What I like most about this life is that it changes all the time. We loved St. Augustine. It’s a beautiful little town, and we rode our bikes all around, got to know the people working in the boatyard and the other cruisers. Then it was time to move on, and with promises to meet up later, we left our new friends and headed out to experience a new place.
We were in no hurry yesterday. We knew we only had a few hours to go, so we weighed anchor mid-morning and motored north past Fernandina Beach and into the St. Mary’s River, where instead of staying on the Intercoastal Waterway we turned west and went upriver a couple of miles to the little town of St. Mary’s, Georgia.
We anchored across from the town park with a couple of other boats, collected our trash, unpacked our folding dock carts, made a grocery list and went ashore in the dinghy. Believe it or not, this is the first time we visited a town by dinghy since we moved aboard Escape Velocity, and with success comes reward. We found a corner store selling Haagen Dazs that fit the bill.
By all accounts the nearest supermarket was 2-1/2 miles away but after walking at least that long in the muggy heat we stopped at a convenience store for water and a rest. The proprietor was outside watering some plants and asked where we were headed.
“My son could do a pick up,” we think he said. “That’s a long way.”
He went inside and a moment later a middle-aged man came out and gestured toward a Jeep Cherokee. He opened the back for our dock carts and we climbed in the passenger seats grateful for the lift. Stanley wasn’t very talkative and when he did speak, usually in answer to something Jack asked him, neither of us had any idea what he said. He dropped us off at Harvey’s and mumbled something that sounded like “maybe catch you on the backside.”
Whenever I’m in the deep south I notice that even among natives of a place there’s a wide range of accents. I almost always ask where people are from, so I’m sure this isn’t a case of regional differences. In just our contacts of the day we heard the sugary Georgia peach of a drawl from the lady at the Welcome Center, barely a discernible accent from the two college age clerks who scooped our ice cream, a comprehensible father and his near-incomprehensible son, and a standard southern twang from the grocery store cashier. Do people choose the degree of southernocity they speak?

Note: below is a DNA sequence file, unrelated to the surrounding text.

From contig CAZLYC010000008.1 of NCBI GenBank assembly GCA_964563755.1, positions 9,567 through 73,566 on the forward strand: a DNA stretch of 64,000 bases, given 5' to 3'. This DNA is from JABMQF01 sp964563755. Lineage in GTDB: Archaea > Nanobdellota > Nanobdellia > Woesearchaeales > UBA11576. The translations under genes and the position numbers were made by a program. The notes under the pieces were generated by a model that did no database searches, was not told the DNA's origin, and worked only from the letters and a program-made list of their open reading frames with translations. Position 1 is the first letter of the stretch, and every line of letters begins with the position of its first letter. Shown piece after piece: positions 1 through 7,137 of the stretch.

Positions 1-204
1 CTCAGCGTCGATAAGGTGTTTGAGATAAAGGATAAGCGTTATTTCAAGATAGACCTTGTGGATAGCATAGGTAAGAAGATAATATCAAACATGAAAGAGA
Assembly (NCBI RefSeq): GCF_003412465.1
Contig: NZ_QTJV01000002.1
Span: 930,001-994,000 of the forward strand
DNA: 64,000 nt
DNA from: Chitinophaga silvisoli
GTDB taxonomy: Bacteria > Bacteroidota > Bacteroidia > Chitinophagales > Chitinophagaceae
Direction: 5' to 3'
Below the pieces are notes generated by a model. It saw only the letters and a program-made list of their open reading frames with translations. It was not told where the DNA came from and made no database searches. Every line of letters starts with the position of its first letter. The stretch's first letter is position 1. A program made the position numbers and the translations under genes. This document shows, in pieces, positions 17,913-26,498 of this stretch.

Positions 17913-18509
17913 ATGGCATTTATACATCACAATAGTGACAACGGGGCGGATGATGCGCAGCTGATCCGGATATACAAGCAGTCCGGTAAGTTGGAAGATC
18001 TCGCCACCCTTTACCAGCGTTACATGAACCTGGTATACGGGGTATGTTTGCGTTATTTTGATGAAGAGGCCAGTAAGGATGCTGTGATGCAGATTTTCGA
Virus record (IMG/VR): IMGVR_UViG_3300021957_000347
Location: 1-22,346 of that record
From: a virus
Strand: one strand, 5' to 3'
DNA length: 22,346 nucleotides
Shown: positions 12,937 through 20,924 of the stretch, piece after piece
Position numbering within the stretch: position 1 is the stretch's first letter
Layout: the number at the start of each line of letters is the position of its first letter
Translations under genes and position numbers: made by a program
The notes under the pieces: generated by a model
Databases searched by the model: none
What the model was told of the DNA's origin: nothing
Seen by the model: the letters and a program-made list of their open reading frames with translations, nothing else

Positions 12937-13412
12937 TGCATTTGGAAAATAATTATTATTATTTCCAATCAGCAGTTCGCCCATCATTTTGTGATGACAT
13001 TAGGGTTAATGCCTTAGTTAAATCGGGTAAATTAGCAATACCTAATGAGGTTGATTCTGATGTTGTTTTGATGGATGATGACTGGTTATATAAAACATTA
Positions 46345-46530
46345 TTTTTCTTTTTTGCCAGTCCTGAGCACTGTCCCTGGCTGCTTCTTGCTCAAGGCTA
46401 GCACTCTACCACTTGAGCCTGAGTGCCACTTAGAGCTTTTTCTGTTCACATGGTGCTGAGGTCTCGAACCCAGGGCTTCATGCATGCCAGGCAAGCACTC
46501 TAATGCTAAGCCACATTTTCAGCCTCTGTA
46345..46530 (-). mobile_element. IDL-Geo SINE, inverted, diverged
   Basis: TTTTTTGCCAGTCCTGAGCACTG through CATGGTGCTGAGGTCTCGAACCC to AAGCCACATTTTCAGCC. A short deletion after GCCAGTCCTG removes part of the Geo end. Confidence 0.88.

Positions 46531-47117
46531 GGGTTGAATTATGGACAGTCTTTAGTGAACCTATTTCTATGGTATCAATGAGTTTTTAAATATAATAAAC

Harvey’s was another marginal supermarket with no fresh cheese and aisles and aisles of processed foods, soft drinks and salty snacks. We managed to get most of the items on our list and packed everything into our dock carts. As we were leaving the parking lot a taxi turned in and stopped in front of us.
“Did you call a cab?” the driver asked.
“No,” we said, “but how much to the waterfront?”
“Seven, but only if you called.”
Turns out the lady who’d called didn’t mind sharing and after we dropped her off the driver gave us the rundown on the cab business in St. Mary’s. They buy their Crown Vics at the police car auction “down south.”
“There’s nothing on this car that isn’t police car,” he told us. “All I’d have to do to turn it back into a police car is paint it black and white and put some stickers on it.” Good to know.
He took us back to the dinghy dock and made sure we understood that if we want to go to the mall or Walmart or anywhere, all we have to do is call Happy Cab and he’ll take us.
Getting all the groceries back to the boat in the dinghy was a little more challenging than coming ashore. I’d forgotten to bring plastic bags to keep things from getting wet, we couldn’t get the outboard started and when it did start the throttle wouldn’t work right. But we slogged back to Escape Velocity and unloaded and stowed the groceries, then stowed the dinghy again.